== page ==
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# Internal Resistance, EMF and Potential Difference

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## Internal Resistance, EMF and Potential Difference

In any circuit there are components that put energy **in** to the circuit and components that take energy **out**. From now on, we will say that any device putting energy into a circuit is providing an electo-motive force **(emf)** and any device taking it out has a potential difference **(pd)** across it.

Both emf and pd are measured in **volts, V,** as they describe how much energy is put in or taken out **per coulomb** of charge passing through that section of the circuit.

**The best way to think of them is:**

**Emf** - is the amount of energy of any form that is changed into electrical energy per coulomb of charge.

**pd** - is the amount of electrical energy that is changed into other forms of energy per coulomb of charge.

**Sources of emf:**

Cell, battery (a combination of cells), solar cell, generator, dynamo, thermocouple.

Cells and batteries are not perfect (what is - apart from the moment your last exam finishes, of course?). Use them for a while and you will notice they get hot.

**Where is the heat energy coming from?**

It's from the current moving through the inside of the cell. The resistance inside the cell turns some of the electrical energy it produced to heat energy as the electrons move through it.

It is easy to explain if you imagine that each cell is perfect except that for some bizarre reason (probably part of a plot to take over the world, masterminded by Dr Evil) the manufacturers put a resistor in series with the cell inside the casing.

Therefore, inside the cell, energy is put **into** the circuit by the cell (the emf) but some of this energy is taken **out** of the circuit by the internal resistor (a pd).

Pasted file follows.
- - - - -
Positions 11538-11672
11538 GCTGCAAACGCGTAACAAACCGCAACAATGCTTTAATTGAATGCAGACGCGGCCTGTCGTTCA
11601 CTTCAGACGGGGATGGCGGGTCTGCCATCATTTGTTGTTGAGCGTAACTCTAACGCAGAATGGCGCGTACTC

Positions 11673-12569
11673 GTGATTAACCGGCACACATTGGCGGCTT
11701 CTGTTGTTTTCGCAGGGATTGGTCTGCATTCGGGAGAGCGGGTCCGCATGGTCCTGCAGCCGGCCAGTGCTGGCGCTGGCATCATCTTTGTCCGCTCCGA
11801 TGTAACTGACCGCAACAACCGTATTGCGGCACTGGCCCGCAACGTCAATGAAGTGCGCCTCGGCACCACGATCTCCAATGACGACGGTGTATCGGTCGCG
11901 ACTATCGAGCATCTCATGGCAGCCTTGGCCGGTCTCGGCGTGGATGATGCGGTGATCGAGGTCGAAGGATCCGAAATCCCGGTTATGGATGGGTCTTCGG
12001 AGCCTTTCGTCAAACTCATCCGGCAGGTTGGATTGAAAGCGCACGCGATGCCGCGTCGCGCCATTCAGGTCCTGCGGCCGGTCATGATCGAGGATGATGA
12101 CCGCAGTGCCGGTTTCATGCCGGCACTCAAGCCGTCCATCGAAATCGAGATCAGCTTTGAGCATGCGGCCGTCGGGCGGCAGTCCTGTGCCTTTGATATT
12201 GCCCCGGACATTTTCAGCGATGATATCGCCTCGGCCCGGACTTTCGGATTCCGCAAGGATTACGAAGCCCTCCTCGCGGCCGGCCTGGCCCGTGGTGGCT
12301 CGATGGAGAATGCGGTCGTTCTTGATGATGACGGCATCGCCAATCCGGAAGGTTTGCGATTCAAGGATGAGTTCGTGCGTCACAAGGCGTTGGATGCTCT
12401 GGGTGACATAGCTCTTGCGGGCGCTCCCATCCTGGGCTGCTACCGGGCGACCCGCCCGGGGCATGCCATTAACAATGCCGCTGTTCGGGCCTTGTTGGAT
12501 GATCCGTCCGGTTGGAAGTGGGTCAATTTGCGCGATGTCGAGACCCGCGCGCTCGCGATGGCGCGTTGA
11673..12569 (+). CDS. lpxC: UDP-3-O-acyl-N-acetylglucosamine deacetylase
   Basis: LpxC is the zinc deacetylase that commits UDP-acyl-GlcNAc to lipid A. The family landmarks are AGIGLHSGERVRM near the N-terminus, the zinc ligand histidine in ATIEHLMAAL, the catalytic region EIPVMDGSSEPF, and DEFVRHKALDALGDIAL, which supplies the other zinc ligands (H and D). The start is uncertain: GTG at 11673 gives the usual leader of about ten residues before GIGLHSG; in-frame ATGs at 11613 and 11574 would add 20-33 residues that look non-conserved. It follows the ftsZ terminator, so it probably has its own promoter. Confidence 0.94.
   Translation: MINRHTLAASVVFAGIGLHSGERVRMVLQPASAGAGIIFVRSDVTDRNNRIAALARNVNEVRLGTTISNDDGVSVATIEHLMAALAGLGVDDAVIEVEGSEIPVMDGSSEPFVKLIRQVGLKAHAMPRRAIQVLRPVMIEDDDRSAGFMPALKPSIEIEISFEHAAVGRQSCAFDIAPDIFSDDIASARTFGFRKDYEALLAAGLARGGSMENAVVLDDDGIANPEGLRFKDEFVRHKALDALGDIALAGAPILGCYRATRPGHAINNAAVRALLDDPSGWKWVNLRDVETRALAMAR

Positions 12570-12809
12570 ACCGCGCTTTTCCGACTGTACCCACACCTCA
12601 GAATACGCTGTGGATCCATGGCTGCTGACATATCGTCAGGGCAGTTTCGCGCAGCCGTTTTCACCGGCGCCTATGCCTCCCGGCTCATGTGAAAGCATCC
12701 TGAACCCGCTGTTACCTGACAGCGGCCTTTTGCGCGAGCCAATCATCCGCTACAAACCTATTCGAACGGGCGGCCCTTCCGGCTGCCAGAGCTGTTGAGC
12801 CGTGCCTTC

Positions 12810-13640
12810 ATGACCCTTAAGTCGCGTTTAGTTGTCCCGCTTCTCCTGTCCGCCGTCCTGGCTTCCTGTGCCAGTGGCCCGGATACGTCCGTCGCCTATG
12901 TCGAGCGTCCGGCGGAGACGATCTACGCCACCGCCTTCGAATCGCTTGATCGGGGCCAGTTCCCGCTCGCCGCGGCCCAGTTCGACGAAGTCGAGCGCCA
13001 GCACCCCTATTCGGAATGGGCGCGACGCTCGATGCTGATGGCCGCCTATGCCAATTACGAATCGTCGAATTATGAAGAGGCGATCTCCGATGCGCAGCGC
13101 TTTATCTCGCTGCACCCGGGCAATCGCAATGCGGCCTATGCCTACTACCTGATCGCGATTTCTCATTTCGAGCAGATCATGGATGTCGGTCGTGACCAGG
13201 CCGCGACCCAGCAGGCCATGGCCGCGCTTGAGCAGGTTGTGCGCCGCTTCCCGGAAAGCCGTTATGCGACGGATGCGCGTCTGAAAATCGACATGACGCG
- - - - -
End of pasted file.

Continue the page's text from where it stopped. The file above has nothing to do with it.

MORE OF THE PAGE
So the pd available to the rest of the circuit (the external circuit, as some questions may refer to it) is the emf minus the pd lost inside the cell:

**V = E - Ir**

**Where:**

**V** = pd across the external circuit (V)

**E** = emf of the cell (V)

**I** = current through the cell (A)

**r** = value of the internal resistance (Ω)

(**Ir** = the p.d. across the internal resistor)

* Note:* V is sometimes called the

**terminal pd**as it is the pd across the terminals of the cell

**Example 1:**

**What is the terminal p.d. for a cell of emf 2V and internal resistance 1 ohm when it is connected to a 9 ohm resistor?**

**Answer:**

Just pretend the internal resistance is one of the normal resistors in the circuit. Draw it in the circuit diagram next to the cell so that all the current that goes through the cell also goes through the resistor.

To find V, the terminal pd (or the voltage available to the external circuit), calculate the current, I, for the whole circuit:

* Note:* V

_{T}and R

_{T}are the voltage and resistance for the whole circuit, including external and internal resistance.

Therefore, the 9Ω resistor gets V = IR = 0.2 x 9 = 1.8V

So this 2V emf cell actually supplies 1.8V to the external circuit.

**Example 2:**

**Now, swap the 9Ω resistor in the last example for a 1Ω resistor.**

**Answer:**

Find V, the terminal pd, using the same method again:

Now the 2V emf cell only supplies 1V to the external circuit!!! The other 1 V is lost making the cell hot. **Not very efficient.**

* Note:* You need to consider the internal resistance when deciding if a cell is appropriate to use in a particular circuit. For the greatest efficiency the external resistance must be much greater than the internal resistance of the cell. However, for the maximum power to be delivered to the external circuit the internal resistance must be equal to the resistance of the external circuit, although the cell will only be 50% efficient.

Power supplies which deliver low voltages and higher currents, like a car battery, need to have a low internal resistance, as shown above. High-voltage power supplies that produce thousands of volts must have an extremely high internal resistance to limit the current that would flow if there was an accidental short-circuit.

As V = E - Ir, if you plot a graph of terminal pd, V, against current, I, the gradient of the graph will be equal to the internal resistance of the cell. (negative because the graph slopes down)

By recording values of current and terminal pd as the external resistance changes you can plot the graph and find the internal resistance and the emf of the cell.

**If there is more than one cell in series the internal resistances of the cells must be added.**